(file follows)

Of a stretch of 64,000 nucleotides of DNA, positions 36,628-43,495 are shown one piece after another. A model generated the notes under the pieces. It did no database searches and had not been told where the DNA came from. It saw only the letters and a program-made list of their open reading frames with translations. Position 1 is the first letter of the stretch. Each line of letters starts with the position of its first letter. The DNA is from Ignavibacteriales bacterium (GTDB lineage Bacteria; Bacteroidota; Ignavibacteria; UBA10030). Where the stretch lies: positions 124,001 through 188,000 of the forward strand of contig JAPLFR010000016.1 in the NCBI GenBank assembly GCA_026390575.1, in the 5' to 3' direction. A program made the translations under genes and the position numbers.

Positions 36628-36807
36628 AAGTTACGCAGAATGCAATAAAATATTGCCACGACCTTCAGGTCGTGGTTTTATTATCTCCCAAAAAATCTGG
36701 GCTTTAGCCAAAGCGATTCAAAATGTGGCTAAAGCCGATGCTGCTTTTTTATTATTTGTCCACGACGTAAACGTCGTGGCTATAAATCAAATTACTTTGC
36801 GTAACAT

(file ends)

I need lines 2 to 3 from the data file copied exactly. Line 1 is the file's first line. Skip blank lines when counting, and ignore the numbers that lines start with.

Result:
Positions 36628-36807
36628 AAGTTACGCAGAATGCAATAAAATATTGCCACGACCTTCAGGTCGTGGTTTTATTATCTCCCAAAAAATCTGG